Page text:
• Li Jun as Tao Xiaolan, a young woman whose accidental murder of her stepsister leads to a seventeen-year prison sentence.
  • Li Bingbing as Chen Jie, a prison guard who takes pity on Xiaolan and helps her find her parents.
  • Liu Lin as Yu Xiaoqin, Xiaolan's stepsister.
  • Liang Song as Father
  • Le Yeping as Mother


The film takes place in and around the city of Tianjin, in northeastern China. Two divorced singles (Liang Song and Le Yeping), marry, each bringing a daughter into their new home. Xiaolan (Li Jun), short haired is fiercely independent and wishes to work in a factory after she graduates from high school. Her stepsister, Xiaoqin (Liu Lin), is more intellectual, and wishes to enter a university. After a dispute over a mere 5 yuan that Xiaoqin accuses Xiaolan of stealing, Xiaolan hits her stepsister over the head. To the surprise of everyone, Xiaoqin succumbs to the injury and dies and Xiaolan is led to jail.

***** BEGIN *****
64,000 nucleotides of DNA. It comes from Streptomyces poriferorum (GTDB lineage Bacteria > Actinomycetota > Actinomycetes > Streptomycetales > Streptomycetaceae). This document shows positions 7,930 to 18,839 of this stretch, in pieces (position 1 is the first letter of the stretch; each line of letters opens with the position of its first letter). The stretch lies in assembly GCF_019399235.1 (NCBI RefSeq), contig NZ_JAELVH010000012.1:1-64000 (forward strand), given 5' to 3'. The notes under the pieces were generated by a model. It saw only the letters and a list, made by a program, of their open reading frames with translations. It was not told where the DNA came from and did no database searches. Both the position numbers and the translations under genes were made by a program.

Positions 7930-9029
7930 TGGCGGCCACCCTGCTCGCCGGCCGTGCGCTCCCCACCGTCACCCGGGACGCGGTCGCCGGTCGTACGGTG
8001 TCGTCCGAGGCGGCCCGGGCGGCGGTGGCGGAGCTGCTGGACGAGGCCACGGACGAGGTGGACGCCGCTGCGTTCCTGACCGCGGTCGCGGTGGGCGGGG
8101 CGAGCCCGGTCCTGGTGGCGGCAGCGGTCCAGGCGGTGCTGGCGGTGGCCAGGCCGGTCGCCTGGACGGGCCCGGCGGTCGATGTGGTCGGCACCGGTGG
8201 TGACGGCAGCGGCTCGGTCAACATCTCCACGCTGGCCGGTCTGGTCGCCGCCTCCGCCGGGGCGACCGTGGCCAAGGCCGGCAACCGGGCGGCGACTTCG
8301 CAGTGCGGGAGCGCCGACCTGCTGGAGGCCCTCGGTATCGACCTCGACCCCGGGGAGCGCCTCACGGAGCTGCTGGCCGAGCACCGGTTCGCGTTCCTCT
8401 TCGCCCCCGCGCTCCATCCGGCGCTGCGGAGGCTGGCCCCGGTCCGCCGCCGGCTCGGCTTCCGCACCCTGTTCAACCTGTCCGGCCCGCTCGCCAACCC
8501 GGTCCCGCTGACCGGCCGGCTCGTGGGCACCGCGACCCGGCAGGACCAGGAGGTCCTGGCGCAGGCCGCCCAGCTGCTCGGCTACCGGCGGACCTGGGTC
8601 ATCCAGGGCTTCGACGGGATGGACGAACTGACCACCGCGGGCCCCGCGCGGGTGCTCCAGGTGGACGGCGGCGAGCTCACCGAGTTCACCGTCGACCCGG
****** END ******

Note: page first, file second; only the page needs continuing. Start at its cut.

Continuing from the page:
The film then cuts seventeen years into the future. Xiaolan has been selected as one of the lucky inmates allowed a furlough during the New Year holiday. At the same time, a young prison guard, Chen Jie (Li Bingbing) is calling her mother to say that she will soon be returning home for the holiday. While waiting for the inmates to be picked up by their families, Chen Jie notices that soon only Xiaolan remains. In an act of charity, Chen Jie offers to help Xiaolan return home. Upon arriving at her old apartment, however, both women discover that the home has long since been torn down, and Xiaolan's parents moved to another part of the city. Chen Jie, however, is now determined that Xiaolan will spend the holiday with her family and the two set out in search of parents who may not want to see their only daughter...